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Here are some best practices to follow while creating employment contracts:

Provide the employee with adequate time to review the contract

Giving the employee several days to one week for reviewing the contract allows them to thoroughly peruse it and seek independent legal advice if they wish to do so.

Have the contract signed prior to the first day of work

The employee should agree to the terms of their employment before beginning work to avoid discrepancies over the work agreement. Also, having a work contract signed after the employee’s start date can result in any onerous terms within the contract being unenforceable for lack of consideration.

Always use clear, detailed language

Any wording in your work contract that is vague or leaves room for ambiguity may expose you to potential legal claims.

Attach relevant documents to the employment contract

If the job contract refers to other documents (for example, employment policies or a code of conduct), these documents should be attached to the employment contract for the employee’s reference.

Update your employment contract

Employers should update their employment contracts and policies in compliance with changing legislation and legal requirements. At times, the modifications required may be due to internal changes, such as business restructuring, pay raises, promotions, etc.

It is critical to keep in mind that employers cannot change certain terms of employment (such as salary, location, work hours, etc.) mentioned in the contract without the employee’s consent or a contractual right to do so. Doing so in the absence of mutual agreement or contractual rights may be considered constructive dismissal and may lead to litigation.

Should I include a confidentiality clause?

Employment Agreements often have a confidentiality clause, which protects a company’s information from being shared externally. Confidentiality clauses prohibit employees from sharing this information during, and after, their employment.

A confidentiality clause is what is known as a restrictive covenant. Restrictive covenants effectively restrict an employee from certain actions such as poaching clients or disclosing private company information.

What is a non-solicitation clause?

Another restrictive covenant that can be included in an employment contract is a non-solicitation clause, where the employee is prohibited from hiring or enticing employees or contractors away from the employer during or after their employment.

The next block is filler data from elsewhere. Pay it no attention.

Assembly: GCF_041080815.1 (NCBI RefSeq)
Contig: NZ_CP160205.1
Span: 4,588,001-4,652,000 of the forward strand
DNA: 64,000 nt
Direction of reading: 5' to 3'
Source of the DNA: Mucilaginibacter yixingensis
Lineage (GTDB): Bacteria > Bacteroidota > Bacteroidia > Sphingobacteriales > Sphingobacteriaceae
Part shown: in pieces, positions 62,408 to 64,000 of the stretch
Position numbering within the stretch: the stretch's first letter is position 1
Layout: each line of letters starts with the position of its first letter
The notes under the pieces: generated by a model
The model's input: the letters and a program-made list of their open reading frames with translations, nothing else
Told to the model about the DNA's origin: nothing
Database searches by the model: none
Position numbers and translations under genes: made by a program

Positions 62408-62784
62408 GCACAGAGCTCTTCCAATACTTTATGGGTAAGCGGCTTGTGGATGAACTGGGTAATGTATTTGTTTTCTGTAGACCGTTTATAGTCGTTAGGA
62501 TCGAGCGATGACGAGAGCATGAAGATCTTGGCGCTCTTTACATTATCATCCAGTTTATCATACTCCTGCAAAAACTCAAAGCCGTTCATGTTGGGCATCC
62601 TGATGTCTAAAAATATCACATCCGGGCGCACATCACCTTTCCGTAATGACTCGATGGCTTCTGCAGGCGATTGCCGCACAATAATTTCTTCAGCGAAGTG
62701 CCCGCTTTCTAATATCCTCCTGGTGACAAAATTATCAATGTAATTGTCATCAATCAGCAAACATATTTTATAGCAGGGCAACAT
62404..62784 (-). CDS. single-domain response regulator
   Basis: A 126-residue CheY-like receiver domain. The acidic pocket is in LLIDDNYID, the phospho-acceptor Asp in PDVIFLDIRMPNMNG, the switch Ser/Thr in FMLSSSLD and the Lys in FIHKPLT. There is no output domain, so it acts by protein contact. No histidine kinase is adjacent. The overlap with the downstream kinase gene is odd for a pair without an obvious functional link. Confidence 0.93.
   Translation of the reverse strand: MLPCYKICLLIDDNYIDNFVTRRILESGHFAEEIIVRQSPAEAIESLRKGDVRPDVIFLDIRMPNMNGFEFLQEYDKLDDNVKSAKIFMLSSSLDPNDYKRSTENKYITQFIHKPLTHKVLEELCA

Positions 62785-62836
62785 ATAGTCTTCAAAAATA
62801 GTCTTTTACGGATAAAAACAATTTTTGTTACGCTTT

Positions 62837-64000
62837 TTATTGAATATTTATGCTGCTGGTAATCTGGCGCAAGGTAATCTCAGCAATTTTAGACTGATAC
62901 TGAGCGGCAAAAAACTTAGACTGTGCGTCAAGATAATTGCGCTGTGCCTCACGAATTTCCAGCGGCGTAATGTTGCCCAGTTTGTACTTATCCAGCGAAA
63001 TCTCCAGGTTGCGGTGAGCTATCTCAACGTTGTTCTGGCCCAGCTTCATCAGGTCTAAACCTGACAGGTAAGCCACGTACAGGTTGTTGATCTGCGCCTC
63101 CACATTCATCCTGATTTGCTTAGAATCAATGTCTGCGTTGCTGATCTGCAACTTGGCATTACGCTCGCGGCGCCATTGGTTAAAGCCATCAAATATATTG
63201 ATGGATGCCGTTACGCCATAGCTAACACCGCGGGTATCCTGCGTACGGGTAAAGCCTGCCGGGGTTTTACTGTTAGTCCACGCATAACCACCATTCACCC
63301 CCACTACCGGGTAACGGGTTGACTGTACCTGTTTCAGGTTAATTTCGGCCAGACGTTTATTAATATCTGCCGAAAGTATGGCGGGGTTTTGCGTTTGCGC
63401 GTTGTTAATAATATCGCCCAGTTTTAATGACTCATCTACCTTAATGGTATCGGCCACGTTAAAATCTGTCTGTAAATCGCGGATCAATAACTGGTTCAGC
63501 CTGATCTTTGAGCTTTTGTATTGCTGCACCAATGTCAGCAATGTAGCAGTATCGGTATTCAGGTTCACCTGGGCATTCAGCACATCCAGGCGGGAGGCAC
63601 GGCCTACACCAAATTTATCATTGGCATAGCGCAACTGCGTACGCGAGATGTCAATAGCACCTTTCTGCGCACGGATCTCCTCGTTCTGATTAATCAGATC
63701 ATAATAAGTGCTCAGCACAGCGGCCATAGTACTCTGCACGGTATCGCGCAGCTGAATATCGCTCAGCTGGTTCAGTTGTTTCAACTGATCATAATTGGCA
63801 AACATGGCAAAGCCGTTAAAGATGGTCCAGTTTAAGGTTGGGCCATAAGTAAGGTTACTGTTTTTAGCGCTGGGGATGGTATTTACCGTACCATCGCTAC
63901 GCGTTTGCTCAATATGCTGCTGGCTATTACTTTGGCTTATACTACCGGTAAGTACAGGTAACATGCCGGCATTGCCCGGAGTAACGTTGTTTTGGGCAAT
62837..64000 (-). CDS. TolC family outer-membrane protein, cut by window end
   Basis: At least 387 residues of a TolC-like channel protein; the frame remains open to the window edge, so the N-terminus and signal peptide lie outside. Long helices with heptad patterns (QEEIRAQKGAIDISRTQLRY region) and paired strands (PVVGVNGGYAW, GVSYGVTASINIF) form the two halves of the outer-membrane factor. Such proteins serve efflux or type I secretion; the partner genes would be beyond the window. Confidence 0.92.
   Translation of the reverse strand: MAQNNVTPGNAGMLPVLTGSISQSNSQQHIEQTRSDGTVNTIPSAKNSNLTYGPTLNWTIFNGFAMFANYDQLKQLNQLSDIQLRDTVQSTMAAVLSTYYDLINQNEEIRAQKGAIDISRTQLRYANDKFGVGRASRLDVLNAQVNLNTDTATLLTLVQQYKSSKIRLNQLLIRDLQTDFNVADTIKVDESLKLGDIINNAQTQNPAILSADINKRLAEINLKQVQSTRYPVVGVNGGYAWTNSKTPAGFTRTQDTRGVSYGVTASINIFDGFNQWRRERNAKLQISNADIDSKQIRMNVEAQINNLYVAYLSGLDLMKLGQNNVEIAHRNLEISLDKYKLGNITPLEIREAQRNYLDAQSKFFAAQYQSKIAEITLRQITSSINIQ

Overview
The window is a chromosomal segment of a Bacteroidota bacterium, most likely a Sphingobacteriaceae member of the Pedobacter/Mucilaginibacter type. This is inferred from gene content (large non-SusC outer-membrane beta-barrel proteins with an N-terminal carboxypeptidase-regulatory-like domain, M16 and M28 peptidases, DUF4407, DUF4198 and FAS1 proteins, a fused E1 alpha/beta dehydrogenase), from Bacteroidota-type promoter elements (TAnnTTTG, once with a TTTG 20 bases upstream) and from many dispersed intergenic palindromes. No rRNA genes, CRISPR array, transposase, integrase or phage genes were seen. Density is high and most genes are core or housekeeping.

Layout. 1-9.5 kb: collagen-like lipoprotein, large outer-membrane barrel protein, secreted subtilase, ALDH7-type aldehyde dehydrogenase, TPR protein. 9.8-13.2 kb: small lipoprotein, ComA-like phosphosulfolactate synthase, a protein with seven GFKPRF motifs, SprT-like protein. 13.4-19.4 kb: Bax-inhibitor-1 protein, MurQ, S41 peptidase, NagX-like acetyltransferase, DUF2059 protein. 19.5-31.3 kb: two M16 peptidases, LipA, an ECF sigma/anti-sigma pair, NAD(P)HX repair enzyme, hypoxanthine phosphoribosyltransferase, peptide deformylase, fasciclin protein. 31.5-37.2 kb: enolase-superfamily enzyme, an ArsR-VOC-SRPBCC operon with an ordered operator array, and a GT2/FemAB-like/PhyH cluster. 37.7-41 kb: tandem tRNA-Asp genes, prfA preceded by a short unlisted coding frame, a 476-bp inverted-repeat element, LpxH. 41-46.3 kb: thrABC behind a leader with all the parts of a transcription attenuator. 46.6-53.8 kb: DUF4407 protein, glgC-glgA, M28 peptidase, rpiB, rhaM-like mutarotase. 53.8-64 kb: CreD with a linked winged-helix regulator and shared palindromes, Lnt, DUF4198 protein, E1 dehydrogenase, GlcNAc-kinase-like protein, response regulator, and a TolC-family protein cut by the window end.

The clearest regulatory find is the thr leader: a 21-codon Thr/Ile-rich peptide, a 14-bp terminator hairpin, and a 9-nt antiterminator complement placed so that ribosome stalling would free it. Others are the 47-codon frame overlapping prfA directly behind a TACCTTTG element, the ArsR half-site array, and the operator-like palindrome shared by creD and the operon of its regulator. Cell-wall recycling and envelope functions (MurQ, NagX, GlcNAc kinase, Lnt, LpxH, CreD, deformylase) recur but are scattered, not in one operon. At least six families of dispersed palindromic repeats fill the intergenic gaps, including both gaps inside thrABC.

Does an employment agreement need to include a probationary period?

A probationary period is the duration of time in which an employer has the right to terminate an employee without notice. It is up to the employer how long their probation period is, however, they tend to be one to several months, depending on the jurisdiction. An employer does not need to include a probationary period in an Employment Agreement.

Additionally, the applicable Employment Standards legislation provides employers with guidelines on a province-by-province basis for probationary periods, typically establishing three months. During these three months, if an employee or employer chose to end the employment relationship, no notice is required.

If an employer chooses to extend the probationary period past the legislative amount (to say, six months instead of three) the employer/employee must provide notice of termination/resignation as per the applicable Employment Standards law. This ensures employers cannot escape their duties to employees at termination by continuously extending the probationary period.

What happens if an employee breaches an employment contract?

Disputes over employment contracts most commonly stem from the termination provision and concern what a terminated employee is entitled to upon dismissal.

If an employee breaches a term in an employment contract and that breach has caused damage, a court may award damages, but only if a contract is properly drafted. A court may also award specific performance, which orders the party in breach to fulfill its contractual obligations. Courts can also order an injunction against the breaching party to force them to stop an ongoing breach of contract.

Are employment contracts legally binding in Canada?

To be legally binding, an employment contract must be formed by offer, acceptance and consideration. To be enforceable, the contract must fulfill the essential elements of a binding contract at common law, and must not contravene any applicable legislation.

Are you looking for more information on employment contracts?

Our experts can tailor contracts to fulfill the specific needs of your business and industry. We’ll help identify any potential issues with the wording of your policies and ensure you are compliant with legislation. To learn more about how our HR outsourcing services can benefit your business, call an expert today at 1 (833) 247-3652